Look, I’m not going to dispute that the Danny Elfman Batman score is iconic. In point of fact, I literally typed that line as my son started an app on his tablet that played the theme, and I recognized it from about the second note. Okay. But . . . one of the theatrical release Batman films to use Elfman’s theme was actually scored by Shirley Walker. And if your reaction to that was, “Who?” You’re not alone. So was mine, and I’m a film music geek by ordinary standards. She was the second woman in Hollywood history to get solo composing credit on a score. She scored Batman Mask of the Phantasm, the most forgotten theatrical release Batman movie. And Escape From LA. And those are probably her best-known scores.
At least in movies, that is, because she also scored seven episodes of the animated Superman, ten of Batman Beyond, a total of forty-five of the ’90s animated Batman in its two incarnations, twelve of Spawn, the entirety of the live-action The Flash, ditto Space: Above and Beyond, and a handful of other things. She did the arranging for “Sooner or Later (I Always Get My Man)” and “What Can You Lose?” for Dick Tracy. She orchestrated and conducted and did “additional music” for a whole bunch of things.
Let’s talk orchestrating first, because I find this to be one of the most underrated jobs in music. Now, there are composers who do this for themselves. Probably a lot of them. But what some composers do is they basically write a theme, or a piano melody, and they hand it off to someone else. That person then rewrites it for the various instruments, deciding that the melody will best be served by being played by the flutes or the violins, probably, and the violas should play offbeats, probably, and the whole thing gets laid out with melody and harmony and so forth in a score for whatever instruments everyone decides should play the thing. And that’s orchestrating, and it’s a skilled job that hardly anyone knows about. And I may be bitter form eight years of playing viola, and how did you know?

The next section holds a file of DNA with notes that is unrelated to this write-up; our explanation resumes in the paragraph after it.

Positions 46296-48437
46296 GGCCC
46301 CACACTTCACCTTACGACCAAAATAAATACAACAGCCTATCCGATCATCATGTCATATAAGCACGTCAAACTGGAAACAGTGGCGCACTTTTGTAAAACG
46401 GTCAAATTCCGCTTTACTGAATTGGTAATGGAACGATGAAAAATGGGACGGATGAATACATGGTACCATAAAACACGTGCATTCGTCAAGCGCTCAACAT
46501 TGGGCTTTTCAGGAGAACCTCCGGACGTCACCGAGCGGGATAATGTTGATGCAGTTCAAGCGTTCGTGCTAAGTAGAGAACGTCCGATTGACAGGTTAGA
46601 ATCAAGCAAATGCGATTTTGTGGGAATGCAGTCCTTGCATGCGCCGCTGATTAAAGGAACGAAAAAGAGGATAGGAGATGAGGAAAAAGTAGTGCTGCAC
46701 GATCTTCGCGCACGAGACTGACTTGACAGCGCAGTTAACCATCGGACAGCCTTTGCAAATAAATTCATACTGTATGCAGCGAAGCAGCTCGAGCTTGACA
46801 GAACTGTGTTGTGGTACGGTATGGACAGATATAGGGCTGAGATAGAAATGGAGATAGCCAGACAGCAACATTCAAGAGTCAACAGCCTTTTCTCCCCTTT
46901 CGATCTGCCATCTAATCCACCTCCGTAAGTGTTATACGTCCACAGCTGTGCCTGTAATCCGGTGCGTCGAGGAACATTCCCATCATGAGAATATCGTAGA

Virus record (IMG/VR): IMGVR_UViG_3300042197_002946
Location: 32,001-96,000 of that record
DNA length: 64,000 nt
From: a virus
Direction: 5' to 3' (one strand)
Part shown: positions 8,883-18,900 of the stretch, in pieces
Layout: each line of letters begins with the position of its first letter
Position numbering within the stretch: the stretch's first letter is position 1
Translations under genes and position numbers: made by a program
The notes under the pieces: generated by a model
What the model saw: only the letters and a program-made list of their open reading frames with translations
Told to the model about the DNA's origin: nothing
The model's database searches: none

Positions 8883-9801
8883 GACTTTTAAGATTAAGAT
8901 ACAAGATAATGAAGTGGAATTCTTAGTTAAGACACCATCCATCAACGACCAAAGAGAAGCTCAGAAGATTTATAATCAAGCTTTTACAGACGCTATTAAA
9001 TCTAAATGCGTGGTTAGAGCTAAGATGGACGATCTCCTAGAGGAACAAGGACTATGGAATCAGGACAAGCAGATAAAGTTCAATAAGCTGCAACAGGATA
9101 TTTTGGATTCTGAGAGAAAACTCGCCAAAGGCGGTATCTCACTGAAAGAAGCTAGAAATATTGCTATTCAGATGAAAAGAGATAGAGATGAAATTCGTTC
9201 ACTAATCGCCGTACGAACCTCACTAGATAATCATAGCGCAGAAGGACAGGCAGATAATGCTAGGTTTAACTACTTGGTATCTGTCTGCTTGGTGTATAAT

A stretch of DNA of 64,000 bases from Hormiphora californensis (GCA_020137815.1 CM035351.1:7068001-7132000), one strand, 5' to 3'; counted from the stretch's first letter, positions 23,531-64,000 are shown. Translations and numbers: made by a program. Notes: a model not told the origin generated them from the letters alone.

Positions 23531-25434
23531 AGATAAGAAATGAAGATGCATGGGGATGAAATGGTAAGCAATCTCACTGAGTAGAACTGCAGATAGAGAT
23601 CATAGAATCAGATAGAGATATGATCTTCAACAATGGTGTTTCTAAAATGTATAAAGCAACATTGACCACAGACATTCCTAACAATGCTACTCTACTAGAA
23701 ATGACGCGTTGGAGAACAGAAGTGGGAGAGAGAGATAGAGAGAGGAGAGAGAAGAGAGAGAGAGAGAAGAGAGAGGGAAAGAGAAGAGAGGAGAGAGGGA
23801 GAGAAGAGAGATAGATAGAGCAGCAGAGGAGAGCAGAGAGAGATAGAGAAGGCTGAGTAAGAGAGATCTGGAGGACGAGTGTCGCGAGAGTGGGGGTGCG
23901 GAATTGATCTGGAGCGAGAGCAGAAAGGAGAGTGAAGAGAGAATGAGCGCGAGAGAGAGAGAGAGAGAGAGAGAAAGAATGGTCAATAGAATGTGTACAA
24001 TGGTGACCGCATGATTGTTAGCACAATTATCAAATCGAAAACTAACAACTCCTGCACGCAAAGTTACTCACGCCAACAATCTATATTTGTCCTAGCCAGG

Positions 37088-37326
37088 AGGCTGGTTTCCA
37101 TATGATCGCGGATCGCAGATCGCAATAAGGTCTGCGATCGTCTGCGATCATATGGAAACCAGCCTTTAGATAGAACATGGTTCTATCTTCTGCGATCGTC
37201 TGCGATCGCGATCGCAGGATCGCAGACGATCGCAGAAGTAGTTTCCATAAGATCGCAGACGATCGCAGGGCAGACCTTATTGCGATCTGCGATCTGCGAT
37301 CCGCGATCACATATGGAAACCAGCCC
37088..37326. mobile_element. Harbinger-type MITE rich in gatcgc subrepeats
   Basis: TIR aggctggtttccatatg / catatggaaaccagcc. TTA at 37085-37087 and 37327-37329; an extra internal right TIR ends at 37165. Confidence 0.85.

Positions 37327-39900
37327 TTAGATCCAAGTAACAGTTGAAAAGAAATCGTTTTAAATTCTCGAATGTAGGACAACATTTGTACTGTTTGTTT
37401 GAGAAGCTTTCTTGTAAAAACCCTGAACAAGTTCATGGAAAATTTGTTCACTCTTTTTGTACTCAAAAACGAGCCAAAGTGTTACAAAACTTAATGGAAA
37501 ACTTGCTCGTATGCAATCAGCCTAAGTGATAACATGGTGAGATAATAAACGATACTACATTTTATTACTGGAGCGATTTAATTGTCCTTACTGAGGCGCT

Similarly, if Danny Elfman didn’t want to conduct something, he seems to have gone to Shirley Walker a lot. John Williams conducts, of course. But Danny Elfman’s a rock musician (one hesitates to say “rock star,” quite; it feels wrong), and conducting’s not really something he does. Conducting is more than just waving a stick around. There’s a movie where Rex Harrison plays a conductor who triumphs by creating the best recording ever of some piece or another, and he gets all the credit, and that’s silly, too, but at its best, there is a synchronicity between a conductor and an orchestra; a conductor who works regularly with an orchestra knows how to get a good performance out of that orchestra, I suppose. One assumes Shirley Walker knew how to do that.
I’m wondering if she got all her DC gigs because she knew Danny Elfman. Certainly DC is not exactly known for their commitment to diversity; they’ve just recently hired a woman as an interior artist for their main Batman book for the first time in their history, so that’s . . . about time. They’re also not exactly leaping to make sure we all remember the contributions to the DC animated legacy that Shirley Walker gave us. But her list of episodes features some of the all-time greats, and they would not have been as good without their music. Even if you didn’t know Shirley Walker’s name before today, you knew her.
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